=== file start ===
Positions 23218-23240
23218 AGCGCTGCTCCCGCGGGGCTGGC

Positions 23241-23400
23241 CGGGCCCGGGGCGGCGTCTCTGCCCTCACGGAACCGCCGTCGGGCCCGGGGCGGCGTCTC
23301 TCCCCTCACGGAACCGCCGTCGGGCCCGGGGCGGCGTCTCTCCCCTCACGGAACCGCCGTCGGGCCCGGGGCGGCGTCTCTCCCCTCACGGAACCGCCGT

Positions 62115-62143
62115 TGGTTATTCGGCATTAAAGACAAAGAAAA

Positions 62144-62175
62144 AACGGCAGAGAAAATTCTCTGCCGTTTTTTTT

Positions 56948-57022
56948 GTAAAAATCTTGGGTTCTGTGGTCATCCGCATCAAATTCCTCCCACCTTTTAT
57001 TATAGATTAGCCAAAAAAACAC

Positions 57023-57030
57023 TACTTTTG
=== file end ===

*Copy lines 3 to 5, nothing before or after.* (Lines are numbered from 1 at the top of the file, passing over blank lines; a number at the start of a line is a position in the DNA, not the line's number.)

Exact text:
Positions 23241-23400
23241 CGGGCCCGGGGCGGCGTCTCTGCCCTCACGGAACCGCCGTCGGGCCCGGGGCGGCGTCTC
23301 TCCCCTCACGGAACCGCCGTCGGGCCCGGGGCGGCGTCTCTCCCCTCACGGAACCGCCGTCGGGCCCGGGGCGGCGTCTCTCCCCTCACGGAACCGCCGT